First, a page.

Plant Family Identification - T
(Applies only to those plant families identified within the Wildflowers of Escambia site. When this page is loaded, scroll down to find the general plant family description you seek.)

 

Taxaceae (Yew) -- Family is trees or sometimes shrubs, slightly aromatic and resinous, without flowers or fruit. These are mostly in northern temperate regions.

The leaves are evergreen, alternate on the stem, spreading in 2 rows, needle-like, flattened and stiff, with short leafstalks extending down the twig.

Twigs are slender, much-branched, with 2 lines below each leaf, rough with scars from fallen leaves, ending in scaly buds.

Seeds and cones mainly on separate plants, usually solitary from scaly bud at leaf base. Seeds are naked, not in cones. The form is nut-like and hard, elliptical, with a soft outer coat or cuplike base. Male cones are rounded, with several pollen scas on a stalk.

About 20 species worldwide, including 4 native tree and 2 shrub species in North America in the genera yew (Taxus) and torreya (Torreya).

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Taxodiaceae (Redwood) -- Medium-sized to very large, aromatic and resinous trees. The trees bear no flowers or fruit.

The leaves are needlelike or scalelike, often of both kinds, mostly evergreen (deciduous in baldcypress, Taxodium, mainly alternate in spirals. Twigs are often very slender and shedding with the leaves.

Cones are pollen baring sacs, and naked seeds are borne on the same plant. Male cones are small and herbaceous, with 2 to 9 pollen-sacs. Female cones are hard or woody, rounded or slightlky elliptical, at the end of twigs, with many flat cone-scales lacking bracts. The 2 to 9 naked seeds are angled or narrowly winged at the base of cone-scale.

There are about 15 species in temperate North America, east Asia, and Tasmania, 2 eastern and 2 western.

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Theaceae (Tea) -- The Tea family is shrubs or small trees.

Silky Camellia
Stewartia malachodendron

The flowers are often large, showy and aromatic; generally solitary or a few clustered along twigs; bisexual in nature and symmetrical in form, often with 2 scales at the base. The calyx will have 5 to 7 separate and overlapping sepals that persist at the base of each fruit. The corolla has 5 separate or united white or pink petals that may be overlapping at the base. There will be many stamens. Look for many stamens that are oten united to the corolla in 5 opposite groups; and 1 pistil composed of a 2- to 5-celled ovary that is generally superior, with 2 or more ovules in each cell, and 2 to 5 persistent styles, often united at the base.

The leaves are alternate, evergreen, simple, usually leathery, sometimes with lines parallel to midvein, no stipules.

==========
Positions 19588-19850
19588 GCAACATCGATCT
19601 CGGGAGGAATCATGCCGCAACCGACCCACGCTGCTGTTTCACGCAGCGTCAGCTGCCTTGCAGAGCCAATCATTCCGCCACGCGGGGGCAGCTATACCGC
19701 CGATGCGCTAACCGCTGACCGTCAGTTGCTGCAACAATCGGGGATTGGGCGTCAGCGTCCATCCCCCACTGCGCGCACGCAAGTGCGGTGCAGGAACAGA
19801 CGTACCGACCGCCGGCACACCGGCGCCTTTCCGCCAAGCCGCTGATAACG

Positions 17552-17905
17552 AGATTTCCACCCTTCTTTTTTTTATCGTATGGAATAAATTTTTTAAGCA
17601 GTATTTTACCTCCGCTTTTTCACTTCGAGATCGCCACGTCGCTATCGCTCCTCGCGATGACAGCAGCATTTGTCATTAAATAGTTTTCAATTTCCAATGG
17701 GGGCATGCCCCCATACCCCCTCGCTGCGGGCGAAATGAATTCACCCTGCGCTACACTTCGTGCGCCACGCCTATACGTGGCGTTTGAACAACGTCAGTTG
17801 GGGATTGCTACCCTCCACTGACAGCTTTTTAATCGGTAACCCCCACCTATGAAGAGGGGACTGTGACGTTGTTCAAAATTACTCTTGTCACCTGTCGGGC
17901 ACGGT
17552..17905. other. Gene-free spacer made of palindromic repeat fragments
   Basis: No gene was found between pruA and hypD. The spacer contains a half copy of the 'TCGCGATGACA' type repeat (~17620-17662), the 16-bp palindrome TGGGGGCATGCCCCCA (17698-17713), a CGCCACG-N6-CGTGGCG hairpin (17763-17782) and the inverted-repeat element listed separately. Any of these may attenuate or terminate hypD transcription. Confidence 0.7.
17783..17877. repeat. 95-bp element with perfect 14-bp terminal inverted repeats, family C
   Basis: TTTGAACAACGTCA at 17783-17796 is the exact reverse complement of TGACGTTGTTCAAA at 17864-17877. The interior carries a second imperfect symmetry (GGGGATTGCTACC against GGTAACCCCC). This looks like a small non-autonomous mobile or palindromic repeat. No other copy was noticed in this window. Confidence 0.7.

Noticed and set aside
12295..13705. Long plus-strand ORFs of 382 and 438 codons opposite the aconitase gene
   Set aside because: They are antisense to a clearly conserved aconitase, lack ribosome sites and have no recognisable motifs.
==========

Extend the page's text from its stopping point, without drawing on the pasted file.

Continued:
Fruit is usually a hard capsule with a central persistent column or a berry or a drupe.

About 500 species of trees and shrubs, mostly in tropical and subtropical areas but also in warm northern temperate regions; 4 native species in southeastern United States.

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Tiliaceae (Linden - Basswood) -- Trees, or in tropical regions also shrubs and herbs, deciduous except in tropics. The plants commonly have fibrous bark.

Carolina Basswood
Tilia caroliniana

The leaves are alternate on the stem, in 2 rows, simple in form, often oblique or unequal and with 3 or more main veins from the base. Each leaf is toothed, commonly with star-shaped hairs, and with paired stipules.

The flowers are in branched clusters (hanging from a strap-shaped stalk in basswood), bisexual in nature and symmetrical in form. The calyx has 5 separate sepals, 5 petals (sometimes none), many stamens usually united at the base in groups of 5 to 10, and 1 pistil with a 2- to 10-celled ovary. There will be 1 style, and as many stigmas as cells.

Fruit is nut-like (rounded and 1- to 3-seeded in basswood), capsule, or drupe-like.

Worldwide, there are more than 400 species, represented by the basswood or linden genus (Tilia) with 3 native species and a few tropical herbs in North America,

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Typhaceae (Cat-Tail) -- These aquatic or marsh herbs with creeping rootstocks, long, narrow leaves, and tiny flowers crowded in terminal spikes, with the male (staminate) ones at the top and female (pistillate) below. The spikes above bracts, which fall early.

The flower sepals and petals are merely hair-like bristles. The male flowers have 2 to 5 stamens. Female flowers are single on a stalked ovary.

The leaves are sword-like, on opposite sides of the stem and therefore 2-ranked, with bases sheathing the stem.

Fruit is a 1-seeded nutlet.

There are about 18 species in one genus, that occurs in temperate and tropical regions.

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